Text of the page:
Supreme Court nominee Neil Gorsuch is doing so well in committee hearings that Senate Democrats are searching out a deal to protect the filibuster, to potentially use against a future nominee, in exchange for their votes to move to allow a vote on Gorsuch.

Sen. John McCain (R-Ariz.) told LifeZette late Wednesday afternoon that no deal has been made, or was in the works, to his knowledge.

“Now that Neil Gorsuch is well on his way to confirmation, Democrats hope Republicans will fumble at the one yard line.”

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Senate Democrats are in a quandary. They want to filibuster Appellate Judge Neil Gorsuch to continue delivering “resistance” for their liberal base, but they don’t want to lose the filibuster option should President Donald Trump get the opportunity to nominate a second Supreme Court justice. Senate Majority Leader Mitch McConnell (R-Ky.) has said that Gorsuch will be confirmed, suggesting that if Democrats try to use arcane Senate rules to filibuster, McConnell will use the “nuclear option.”

That means the Senate would abolish the ability to filibuster Supreme Court nominations. The rule has already been abolished for all other White House nominations that require a Senate vote.

It’s a tool that Democrats are apparently eager to keep active.

Democrats hope to sell their proposal to four moderate Senate Republicans, according to a federal official with knowledge of the scheme. In exchange for agreeing to allow a vote on Gorsuch, Democrats would want assurances from the moderate Republicans they would oppose use of the “nuclear option” for any future Trump nominations.

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The official indicated the ultimate objective would be to deny Trump the chance to nominate a judge to the bench viewed as a more rock-ribbed conservative constitutionalist than Gorsuch in the future.

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An agreement between two blocs of moderate Democrats and Republicans would be reminiscent of the 2005 deal between the “Gang of 14.” The deal was struck between seven Democrats and seven Republicans on judicial nominees.

In 2005, Senate Democrats, in the minority, didn’t want to lose the filibuster. Republicans wanted President George W. Bush’s judicial nominees to proceed.

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There are only three GOP members of the “Gang of 14” left: Sens. John McCain (R-Ariz.); Lindsey Graham (R-S.C.); and Susan Collins (R-Maine). McCain told LifeZette he has not been approached with the bargain. Graham and Collins’ offices did not return requests for comment from LifeZette.

Sen. Chuck Grassley (R-Iowa), the chairman of the Senate Judiciary Committee, told LifeZette at the U.S. Capitol Wednesday any deal outside of leadership would be “inappropriate.”

Deals like the one in 2005 don’t always last. In 2013, Senate Majority Leader Harry Reid (D-Nev.) simply got rid of the filibuster for all presidential nominees and judicial candidates, expect for Supreme Court nominees.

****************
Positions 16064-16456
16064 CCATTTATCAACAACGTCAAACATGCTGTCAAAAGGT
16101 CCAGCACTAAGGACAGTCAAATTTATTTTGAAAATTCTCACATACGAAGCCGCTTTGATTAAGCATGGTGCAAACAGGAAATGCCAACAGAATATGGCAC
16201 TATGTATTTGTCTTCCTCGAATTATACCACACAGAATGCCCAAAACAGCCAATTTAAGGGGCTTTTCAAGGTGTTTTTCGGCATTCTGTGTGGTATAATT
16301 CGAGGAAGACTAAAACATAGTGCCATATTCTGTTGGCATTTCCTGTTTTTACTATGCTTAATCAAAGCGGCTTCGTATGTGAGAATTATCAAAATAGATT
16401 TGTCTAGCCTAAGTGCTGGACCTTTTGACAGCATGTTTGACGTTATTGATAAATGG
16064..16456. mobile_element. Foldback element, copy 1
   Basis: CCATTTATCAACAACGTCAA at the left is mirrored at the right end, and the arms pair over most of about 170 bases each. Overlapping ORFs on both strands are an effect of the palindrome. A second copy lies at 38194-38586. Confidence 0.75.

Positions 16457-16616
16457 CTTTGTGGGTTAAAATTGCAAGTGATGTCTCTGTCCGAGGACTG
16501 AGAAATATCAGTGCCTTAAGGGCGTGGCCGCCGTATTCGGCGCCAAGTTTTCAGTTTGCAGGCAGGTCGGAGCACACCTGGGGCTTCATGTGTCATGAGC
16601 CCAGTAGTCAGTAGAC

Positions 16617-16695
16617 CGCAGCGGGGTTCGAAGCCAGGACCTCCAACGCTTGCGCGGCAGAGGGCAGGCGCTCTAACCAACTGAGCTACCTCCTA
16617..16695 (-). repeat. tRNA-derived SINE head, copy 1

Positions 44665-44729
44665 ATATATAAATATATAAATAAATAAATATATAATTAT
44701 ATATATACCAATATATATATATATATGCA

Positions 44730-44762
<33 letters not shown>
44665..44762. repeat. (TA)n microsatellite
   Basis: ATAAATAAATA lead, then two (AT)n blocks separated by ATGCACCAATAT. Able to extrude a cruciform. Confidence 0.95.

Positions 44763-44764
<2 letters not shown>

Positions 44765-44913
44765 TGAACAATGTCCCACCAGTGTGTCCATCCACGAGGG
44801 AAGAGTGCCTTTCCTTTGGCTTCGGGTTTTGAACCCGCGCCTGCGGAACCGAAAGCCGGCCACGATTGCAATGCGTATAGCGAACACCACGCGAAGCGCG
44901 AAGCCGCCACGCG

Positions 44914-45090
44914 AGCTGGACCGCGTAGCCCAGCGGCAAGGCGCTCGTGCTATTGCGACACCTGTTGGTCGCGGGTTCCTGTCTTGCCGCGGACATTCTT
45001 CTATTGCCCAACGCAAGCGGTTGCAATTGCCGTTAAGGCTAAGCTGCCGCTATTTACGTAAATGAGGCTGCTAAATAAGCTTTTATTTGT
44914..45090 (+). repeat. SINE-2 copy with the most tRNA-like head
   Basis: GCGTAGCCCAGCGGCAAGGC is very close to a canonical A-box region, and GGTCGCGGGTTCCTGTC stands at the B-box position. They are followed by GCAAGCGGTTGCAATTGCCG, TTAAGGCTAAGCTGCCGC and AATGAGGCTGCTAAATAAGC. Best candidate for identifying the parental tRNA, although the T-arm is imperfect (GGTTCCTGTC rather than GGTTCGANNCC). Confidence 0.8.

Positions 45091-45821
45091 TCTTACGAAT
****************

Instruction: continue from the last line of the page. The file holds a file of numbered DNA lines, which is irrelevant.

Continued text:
This time, Republicans seem skeptical of any deal with the Senate minority. Democrats are constantly taking the level of warfare against GOP judicial nominees to new levels, and have since the 1980s, said one activist supporting Gorsuch. In 2006, Democrats tried to filibuster the nomination of Samuel Alito to the Supreme Court, a rare use of the tactic upon a Supreme Court nominee, and one which Republicans are still bitter about.

An aide to a top Senate Republican leader scoffed at the idea of a new deal, saying the Democrats were trying to bargain with a weak hand.

White House press secretary Sean Spicer told LifeZette via email he had not heard of such a deal.

An influential Gorsuch supporter blasted the idea of a deal.

“Now that Neil Gorsuch is well on his way to confirmation, Democrats hope Republicans will fumble at the one yard line,” said Carrie Severino of the Judicial Crisis Network. “The silly proposal being floated by Democrats would merely prolong their ability to filibuster exceptionally qualified nominees, while giving Republicans nothing in return.”

Gorsuch is doing so well, there will likely be no successful filibuster by Senate Democrats, according to Grassley.

Grassley said the Senate Democrats will likely not allow more than 40 of its members to vote against cloture, which could trigger an explosive confrontation between Republicans and Democrats — setting new precedents the Democrats do not want.

“I think they’ll want to save it for the next [Supreme Court nomination],” said Grassley.

Gorsuch would be the crucial fifth vote on the Supreme Court for the conservative side, but he is replacing the late Justice Antonin Scalia, who died Feb. 13, 2016. Conservatives have held five votes on the Supreme Court since the Reagan presidency.

Republicans have suggested the Democrats realize this fight is over. Gorsuch has received generally rave reviews as he has fended off Democratic attacks. The Democrats would probably like to retain the option to use the filibuster in the future, if one of the four liberal justices appointed by Democratic presidents dies or retires during Trump’s term.

If the filibuster cannot be broken, the Republicans still have the option to blow up the arcane rule for Supreme Court nominees, using their 52 votes in the 100-member body — unless enough GOP senators defect.

It’s an unpleasant fate for the Democrats, whose base desperately wants revenge for McConnell’s refusal to have hearings on Scalia’s replacement until after the 2016 election ended. But Democratic leadership will perhaps be forced to be practical.

A fight now over Gorsuch would send the wrong signal to the public, Grassley said.

“It isn’t the best thing for the country,” said Grassley.